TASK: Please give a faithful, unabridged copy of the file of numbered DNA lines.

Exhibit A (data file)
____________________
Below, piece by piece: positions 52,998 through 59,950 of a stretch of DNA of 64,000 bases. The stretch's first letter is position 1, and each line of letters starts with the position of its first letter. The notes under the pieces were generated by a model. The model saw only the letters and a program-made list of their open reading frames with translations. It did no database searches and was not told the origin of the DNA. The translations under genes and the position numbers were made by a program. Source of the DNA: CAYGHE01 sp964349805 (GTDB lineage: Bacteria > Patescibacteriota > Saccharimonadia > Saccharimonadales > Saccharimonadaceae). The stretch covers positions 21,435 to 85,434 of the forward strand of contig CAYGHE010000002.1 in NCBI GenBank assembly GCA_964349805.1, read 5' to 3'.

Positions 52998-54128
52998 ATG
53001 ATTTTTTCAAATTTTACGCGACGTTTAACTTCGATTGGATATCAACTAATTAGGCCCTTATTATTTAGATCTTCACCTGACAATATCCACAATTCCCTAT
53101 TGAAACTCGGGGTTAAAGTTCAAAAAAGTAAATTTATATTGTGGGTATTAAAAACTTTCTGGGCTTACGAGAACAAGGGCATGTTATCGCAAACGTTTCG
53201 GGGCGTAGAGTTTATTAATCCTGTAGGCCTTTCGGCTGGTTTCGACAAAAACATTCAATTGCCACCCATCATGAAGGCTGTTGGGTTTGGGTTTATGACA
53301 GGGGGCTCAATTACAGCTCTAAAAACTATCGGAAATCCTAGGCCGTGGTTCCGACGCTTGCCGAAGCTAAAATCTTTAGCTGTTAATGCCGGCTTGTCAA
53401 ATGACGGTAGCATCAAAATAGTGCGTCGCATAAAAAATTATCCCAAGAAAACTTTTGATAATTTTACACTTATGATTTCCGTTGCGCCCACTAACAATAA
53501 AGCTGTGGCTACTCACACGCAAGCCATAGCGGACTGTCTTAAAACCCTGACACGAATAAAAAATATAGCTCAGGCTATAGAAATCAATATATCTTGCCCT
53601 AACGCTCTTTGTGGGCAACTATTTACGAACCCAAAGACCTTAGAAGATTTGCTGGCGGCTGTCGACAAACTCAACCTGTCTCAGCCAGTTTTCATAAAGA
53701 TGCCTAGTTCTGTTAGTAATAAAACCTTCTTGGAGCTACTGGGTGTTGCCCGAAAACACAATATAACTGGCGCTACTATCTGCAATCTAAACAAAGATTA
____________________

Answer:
Below, piece by piece: positions 52,998 through 59,950 of a stretch of DNA of 64,000 bases. The stretch's first letter is position 1, and each line of letters starts with the position of its first letter. The notes under the pieces were generated by a model. The model saw only the letters and a program-made list of their open reading frames with translations. It did no database searches and was not told the origin of the DNA. The translations under genes and the position numbers were made by a program. Source of the DNA: CAYGHE01 sp964349805 (GTDB lineage: Bacteria > Patescibacteriota > Saccharimonadia > Saccharimonadales > Saccharimonadaceae). The stretch covers positions 21,435 to 85,434 of the forward strand of contig CAYGHE010000002.1 in NCBI GenBank assembly GCA_964349805.1, read 5' to 3'.

Positions 52998-54128
52998 ATG
53001 ATTTTTTCAAATTTTACGCGACGTTTAACTTCGATTGGATATCAACTAATTAGGCCCTTATTATTTAGATCTTCACCTGACAATATCCACAATTCCCTAT
53101 TGAAACTCGGGGTTAAAGTTCAAAAAAGTAAATTTATATTGTGGGTATTAAAAACTTTCTGGGCTTACGAGAACAAGGGCATGTTATCGCAAACGTTTCG
53201 GGGCGTAGAGTTTATTAATCCTGTAGGCCTTTCGGCTGGTTTCGACAAAAACATTCAATTGCCACCCATCATGAAGGCTGTTGGGTTTGGGTTTATGACA
53301 GGGGGCTCAATTACAGCTCTAAAAACTATCGGAAATCCTAGGCCGTGGTTCCGACGCTTGCCGAAGCTAAAATCTTTAGCTGTTAATGCCGGCTTGTCAA
53401 ATGACGGTAGCATCAAAATAGTGCGTCGCATAAAAAATTATCCCAAGAAAACTTTTGATAATTTTACACTTATGATTTCCGTTGCGCCCACTAACAATAA
53501 AGCTGTGGCTACTCACACGCAAGCCATAGCGGACTGTCTTAAAACCCTGACACGAATAAAAAATATAGCTCAGGCTATAGAAATCAATATATCTTGCCCT
53601 AACGCTCTTTGTGGGCAACTATTTACGAACCCAAAGACCTTAGAAGATTTGCTGGCGGCTGTCGACAAACTCAACCTGTCTCAGCCAGTTTTCATAAAGA
53701 TGCCTAGTTCTGTTAGTAATAAAACCTTCTTGGAGCTACTGGGTGTTGCCCGAAAACACAATATAACTGGCGCTACTATCTGCAATCTAAACAAAGATTA